SKOWHEGAN — Having fresh food from a farmers market in the winter is more than just rutabagas, apple cider, milk and eggs.

At the Skowhegan Farmers Market, it’s also about nutrition and fellowship, sharing a hot cup of coffee with a friend and organizing children’s activities where it’s warm and comforting.

The Skowhegan market, which has operated year-round in the parking lot at the Somerset Grist Mill, downtown, this year has moved inside for the winter. The market, with 13 farmers, crafters and guest vendors, opened this month on the ground floor of the Skowhegan Masonic Hall on Water Street.

“Having a market in the winter is a part of a resilient system — having access to food in the wintertime,” said Sarah Smith, market manager and owner of Grassland Farm in Skowhegan. “As time goes on and food becomes way more expensive in the grocery store and fuel costs and climate change and all these things that are affecting the food system overall, places that have access to food — direct in the wintertime — is going to be huge.

“I feel we are way ahead of the curve by having a resilient system in town where people can get access to fresh farm food all year round.”

The market moved indoors on Nov. 7 and will be open from 10 a.m. to 1 p.m. all winter on the first and third Saturday of the month. Smith said the farmers — and their produce — had been suffering outside for a number of years and the farmers market group voted this year to find a place to rent inside. They chose the Masonic Hall, where former bartender Katie Quinn of Cornville started brewing her Ass Over Teakettle Bloody Mary Mix in the kitchen in January.

Several different vendors who sell their items at the summer market agreed to join in for the winter, including cheeses from Crooked Face Creamery, Greta’s Little Bake House of Athens, Tata’s vegetable booth and cider and apples from Cayford Orchards.

“All the way around this room will be filled with vendors,” said Heather Davis, market assistant manager and co-owner of Cayford’s Orchards. “It’s just like we set up at the market in a big horseshoe; it’s the same thing here.”

Smith said being outside in the winter is hard on the produce, which can freeze being exposed even for just a few hours during last winter’s brutal freeze and heavy snow. She said the winter location is warm and it’s still downtown and the space is large enough for all of the market participants.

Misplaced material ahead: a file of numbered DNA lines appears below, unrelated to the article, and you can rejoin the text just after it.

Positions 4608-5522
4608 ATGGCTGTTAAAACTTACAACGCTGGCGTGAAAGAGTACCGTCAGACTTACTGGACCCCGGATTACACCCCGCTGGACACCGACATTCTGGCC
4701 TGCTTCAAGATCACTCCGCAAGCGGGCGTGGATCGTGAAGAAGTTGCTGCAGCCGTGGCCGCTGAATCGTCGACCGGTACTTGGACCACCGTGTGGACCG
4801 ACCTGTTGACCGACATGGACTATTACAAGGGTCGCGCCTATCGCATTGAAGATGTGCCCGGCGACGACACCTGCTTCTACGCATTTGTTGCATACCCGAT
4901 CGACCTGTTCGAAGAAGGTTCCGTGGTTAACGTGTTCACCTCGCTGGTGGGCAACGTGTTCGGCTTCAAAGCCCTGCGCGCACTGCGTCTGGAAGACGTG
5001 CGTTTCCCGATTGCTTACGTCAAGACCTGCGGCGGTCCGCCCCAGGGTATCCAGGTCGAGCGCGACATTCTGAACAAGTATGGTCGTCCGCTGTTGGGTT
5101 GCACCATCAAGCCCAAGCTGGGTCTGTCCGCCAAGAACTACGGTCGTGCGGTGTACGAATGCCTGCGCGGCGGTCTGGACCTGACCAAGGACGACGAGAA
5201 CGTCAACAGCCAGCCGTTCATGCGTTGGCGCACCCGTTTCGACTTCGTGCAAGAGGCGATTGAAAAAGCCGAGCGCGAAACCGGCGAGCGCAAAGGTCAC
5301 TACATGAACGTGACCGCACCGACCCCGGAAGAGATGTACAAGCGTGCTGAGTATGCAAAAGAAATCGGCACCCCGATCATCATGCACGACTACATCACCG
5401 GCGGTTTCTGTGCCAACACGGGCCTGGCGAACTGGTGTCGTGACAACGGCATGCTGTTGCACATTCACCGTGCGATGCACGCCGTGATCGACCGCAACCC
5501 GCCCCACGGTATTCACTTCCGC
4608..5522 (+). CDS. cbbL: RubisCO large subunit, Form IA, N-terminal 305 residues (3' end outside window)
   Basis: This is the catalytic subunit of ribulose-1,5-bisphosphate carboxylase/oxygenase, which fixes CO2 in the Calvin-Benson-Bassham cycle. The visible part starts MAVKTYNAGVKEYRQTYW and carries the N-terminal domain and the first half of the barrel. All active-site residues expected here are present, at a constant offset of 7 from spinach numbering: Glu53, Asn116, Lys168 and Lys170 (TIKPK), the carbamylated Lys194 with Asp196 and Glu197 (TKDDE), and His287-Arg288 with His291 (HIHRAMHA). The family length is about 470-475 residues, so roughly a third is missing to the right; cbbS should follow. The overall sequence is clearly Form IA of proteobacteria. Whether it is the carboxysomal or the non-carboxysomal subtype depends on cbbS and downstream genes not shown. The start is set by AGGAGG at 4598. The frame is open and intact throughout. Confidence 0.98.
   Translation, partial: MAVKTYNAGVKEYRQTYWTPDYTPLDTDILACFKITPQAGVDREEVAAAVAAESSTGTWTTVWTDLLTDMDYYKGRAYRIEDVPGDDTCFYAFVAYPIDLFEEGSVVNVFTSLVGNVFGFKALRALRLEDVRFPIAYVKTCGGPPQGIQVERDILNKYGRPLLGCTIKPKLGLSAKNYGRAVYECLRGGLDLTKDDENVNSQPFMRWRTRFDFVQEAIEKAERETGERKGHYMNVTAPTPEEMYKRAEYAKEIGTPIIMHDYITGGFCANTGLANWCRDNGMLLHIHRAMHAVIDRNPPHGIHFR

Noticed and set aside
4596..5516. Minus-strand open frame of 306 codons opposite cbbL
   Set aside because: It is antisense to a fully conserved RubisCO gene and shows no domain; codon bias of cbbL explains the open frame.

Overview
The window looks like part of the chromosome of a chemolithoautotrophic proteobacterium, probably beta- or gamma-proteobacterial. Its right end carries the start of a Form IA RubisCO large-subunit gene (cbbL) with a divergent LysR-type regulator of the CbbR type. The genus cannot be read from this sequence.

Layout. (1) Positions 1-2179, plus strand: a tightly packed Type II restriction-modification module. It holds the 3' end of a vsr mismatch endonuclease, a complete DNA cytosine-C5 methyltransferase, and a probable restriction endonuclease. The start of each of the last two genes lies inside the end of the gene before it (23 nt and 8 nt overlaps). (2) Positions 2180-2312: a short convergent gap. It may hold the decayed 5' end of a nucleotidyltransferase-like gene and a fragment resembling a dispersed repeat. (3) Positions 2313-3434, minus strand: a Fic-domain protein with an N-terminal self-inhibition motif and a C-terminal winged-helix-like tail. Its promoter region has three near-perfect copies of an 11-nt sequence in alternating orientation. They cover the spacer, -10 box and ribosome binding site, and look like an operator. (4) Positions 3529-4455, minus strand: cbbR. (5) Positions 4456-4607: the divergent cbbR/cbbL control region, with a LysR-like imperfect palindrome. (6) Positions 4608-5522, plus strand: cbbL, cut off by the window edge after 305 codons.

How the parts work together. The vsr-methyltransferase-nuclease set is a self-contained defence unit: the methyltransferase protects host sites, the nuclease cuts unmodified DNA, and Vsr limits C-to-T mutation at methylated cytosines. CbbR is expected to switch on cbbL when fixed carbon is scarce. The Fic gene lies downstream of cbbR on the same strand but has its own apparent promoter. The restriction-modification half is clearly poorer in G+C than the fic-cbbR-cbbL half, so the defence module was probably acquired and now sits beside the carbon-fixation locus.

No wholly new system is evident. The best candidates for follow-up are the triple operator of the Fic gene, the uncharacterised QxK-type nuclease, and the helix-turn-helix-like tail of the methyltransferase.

“My sense is it’s just another arm of the collaboration and partnership that the market does — we’re utilizing an under-utilized space downtown,” she said. “The market is a place for socialization and it’s hard to socialize in zero-degree weather.”

Smith and Davis said the market will continue to offer their double-dollars program, in which families using the food stamp program get free fruits and vegetables coupons just for shopping at the market. The market accepts Electronic Benefit Transfer, or EBT cards, that has replaced the food stamp program.

The market also participates in the Supplemental Nutrition Assistance Program — or SNAP — for income eligible families.

Fresh food available to the Skowhegan Farmers Market this winter will include cabbage, beets, carrots, onions, garlic, leeks, potatoes, frozen fruit and fresh greens and spinach grown in hoop houses, along with winter squash and pumpkins.

The Skowhegan Farmers Market first opened with two vendors behind the Chamber of Commerce building in the municipal parking lot in 1997. In 2007, through a partnership with new Main Street Skowhegan program, the market moved to the bank-owned parking lot next to the Grange hall on Pleasant Street.

When Amber Lambke and her business partner Michael Scholz purchased the former Somerset County jail downtown in 2009 to turn it into a grist mill, the farmers market followed and set up in the parking lot where there was plenty of parking and space for live music and a children’s vegetable garden.

This winter the farmers market also will continue its CHEF Club — Children’s Healthy Eating Fun Club. Any child that comes to the market gets a $2 coupon to use at the market.

“It allows kids to get a taste of shopping on their own,” Smith said. “They get to start making choices on their own. It’s a way for them to get more familiar with local food because we feel that there’s a lot of evidence that changing how people eat starts when you’re young, having choice and trying new foods when you’re young.”

Doug Harlow — 612-2367

[email protected]


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